1932 Ford Roadster
Old school hot rodding evolved from the mainstay it is today. In its early beginnings, the best way for a car to go faster was to reduce weight. That meant get rid of anything that was absolutely not necessary body-wise…this starts with the obvious, hood, fenders, top and any external things like bumpers, lights etc. Then move to the interior where you would just have a bucket with two seats. And so, it plays out, starting from the roots of hot rodding, in those early days in California, and all to see who can go the fastest!
For consignment, an all steel bodied stripped down to the bare essentials, an Al's Rod Body creation roadster. Sans fenders, hood, and top, nothing like the original Model A it was born as, but now better, and definitely faster.
Reinforced with tubular steel, the steel panels are aligned very nicely, and gaps are straight and tight. Pour on a nice 2 stage blue, and add some flames just starting from the engine area, slap on some red steel wheels with full moon hubcaps and deep dish trim rings in shiny chrome, and a set of wide whites, and now you have the classic look, from the beginning of the early days of hot rodding. A freestanding chromed bracketed windshield sits proudly behind the hood area. There is a hood included (not seen) and consigner states that hardware is within the body to accept a top.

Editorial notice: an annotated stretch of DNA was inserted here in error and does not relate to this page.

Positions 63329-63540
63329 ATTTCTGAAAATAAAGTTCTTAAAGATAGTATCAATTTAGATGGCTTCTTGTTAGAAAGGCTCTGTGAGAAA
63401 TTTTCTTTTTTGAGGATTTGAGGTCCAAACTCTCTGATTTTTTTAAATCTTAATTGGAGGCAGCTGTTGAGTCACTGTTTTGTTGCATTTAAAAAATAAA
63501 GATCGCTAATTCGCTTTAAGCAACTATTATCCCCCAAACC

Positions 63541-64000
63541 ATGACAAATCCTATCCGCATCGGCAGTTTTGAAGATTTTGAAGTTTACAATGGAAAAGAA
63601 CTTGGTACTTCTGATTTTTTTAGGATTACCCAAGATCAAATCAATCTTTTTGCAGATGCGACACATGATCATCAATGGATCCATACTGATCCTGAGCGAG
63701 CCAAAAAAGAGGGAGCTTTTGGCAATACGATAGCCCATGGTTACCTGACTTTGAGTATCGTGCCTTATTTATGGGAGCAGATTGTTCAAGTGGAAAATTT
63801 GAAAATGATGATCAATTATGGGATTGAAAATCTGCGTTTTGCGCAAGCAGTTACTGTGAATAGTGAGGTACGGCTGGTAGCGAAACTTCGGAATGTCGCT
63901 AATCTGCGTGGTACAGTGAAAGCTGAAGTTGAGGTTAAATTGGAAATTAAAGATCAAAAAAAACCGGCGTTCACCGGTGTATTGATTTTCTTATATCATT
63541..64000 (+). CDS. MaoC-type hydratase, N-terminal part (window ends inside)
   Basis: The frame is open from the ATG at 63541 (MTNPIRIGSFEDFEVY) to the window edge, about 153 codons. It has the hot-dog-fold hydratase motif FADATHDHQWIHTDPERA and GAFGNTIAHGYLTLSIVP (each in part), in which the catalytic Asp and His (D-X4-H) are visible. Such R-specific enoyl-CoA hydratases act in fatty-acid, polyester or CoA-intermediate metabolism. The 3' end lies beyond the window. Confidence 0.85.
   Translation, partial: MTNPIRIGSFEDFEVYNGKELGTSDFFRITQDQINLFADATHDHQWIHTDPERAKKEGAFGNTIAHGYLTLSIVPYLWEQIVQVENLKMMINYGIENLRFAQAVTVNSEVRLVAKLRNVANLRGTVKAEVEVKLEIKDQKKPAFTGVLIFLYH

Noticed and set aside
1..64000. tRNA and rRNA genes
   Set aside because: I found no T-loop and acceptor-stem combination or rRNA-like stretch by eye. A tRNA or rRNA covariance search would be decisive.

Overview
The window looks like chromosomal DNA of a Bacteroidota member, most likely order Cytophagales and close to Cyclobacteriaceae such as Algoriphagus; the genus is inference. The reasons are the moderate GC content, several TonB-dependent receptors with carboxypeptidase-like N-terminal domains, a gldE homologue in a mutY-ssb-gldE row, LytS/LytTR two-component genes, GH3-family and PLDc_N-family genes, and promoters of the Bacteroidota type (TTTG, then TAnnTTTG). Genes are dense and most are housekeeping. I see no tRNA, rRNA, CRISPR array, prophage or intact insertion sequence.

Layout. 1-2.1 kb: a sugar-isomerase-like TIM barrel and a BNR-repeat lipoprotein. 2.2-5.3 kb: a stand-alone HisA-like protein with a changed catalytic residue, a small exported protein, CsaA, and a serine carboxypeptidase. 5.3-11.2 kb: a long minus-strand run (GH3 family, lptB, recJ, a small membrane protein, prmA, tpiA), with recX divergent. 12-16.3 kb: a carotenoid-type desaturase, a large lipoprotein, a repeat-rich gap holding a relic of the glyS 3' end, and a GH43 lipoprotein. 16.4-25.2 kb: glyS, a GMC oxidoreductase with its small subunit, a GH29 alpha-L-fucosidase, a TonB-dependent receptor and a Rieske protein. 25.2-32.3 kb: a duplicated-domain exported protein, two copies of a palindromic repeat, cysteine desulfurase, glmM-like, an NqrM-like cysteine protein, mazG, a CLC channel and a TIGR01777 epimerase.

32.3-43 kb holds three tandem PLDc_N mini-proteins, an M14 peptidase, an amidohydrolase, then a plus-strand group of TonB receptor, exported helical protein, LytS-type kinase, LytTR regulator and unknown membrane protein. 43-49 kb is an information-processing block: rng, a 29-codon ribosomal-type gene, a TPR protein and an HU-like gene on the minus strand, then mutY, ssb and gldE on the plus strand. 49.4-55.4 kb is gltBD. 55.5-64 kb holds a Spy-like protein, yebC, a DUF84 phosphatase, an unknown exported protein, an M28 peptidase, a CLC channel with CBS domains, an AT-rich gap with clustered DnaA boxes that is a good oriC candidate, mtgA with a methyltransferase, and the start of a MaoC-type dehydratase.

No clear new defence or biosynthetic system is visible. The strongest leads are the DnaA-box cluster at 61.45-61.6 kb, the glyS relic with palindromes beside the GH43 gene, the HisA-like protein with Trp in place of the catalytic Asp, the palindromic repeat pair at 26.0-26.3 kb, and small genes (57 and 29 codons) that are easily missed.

Looks like plenty of tan leather tuck and roll, clean bolsters and brown piping on the single interior bench. The door panels emulate this style too. This is fronted by a 1940's Ford metal dash which matches the exterior blue and contains plenty of imbedded chrome…for the instruments, the radio speaker, and clock surround, which all look just fab within a blue field. Tan carpeting is thick plush cut pile and is in a very clean state. An aftermarket stereo is noted in the dash as well. An art deco style 2 toned white and blue steering wheel fronts the dash.
A 1961 Cadillac V8 at 390ci sits in the engine bay area, sports electronic ignition, and is fronted by a newly installed Walker Radiator. A 350 Chevrolet turbo transmission is bolted on as well.
All clear here for takeoff, no rust, no rotting, no problems! A Vega steering box and a GM column provide the turning to get away from …whatever!
If you are into Old School Hot Rodding, then this is your ticket. Mild flames, beautiful blue, and an overall very nice build.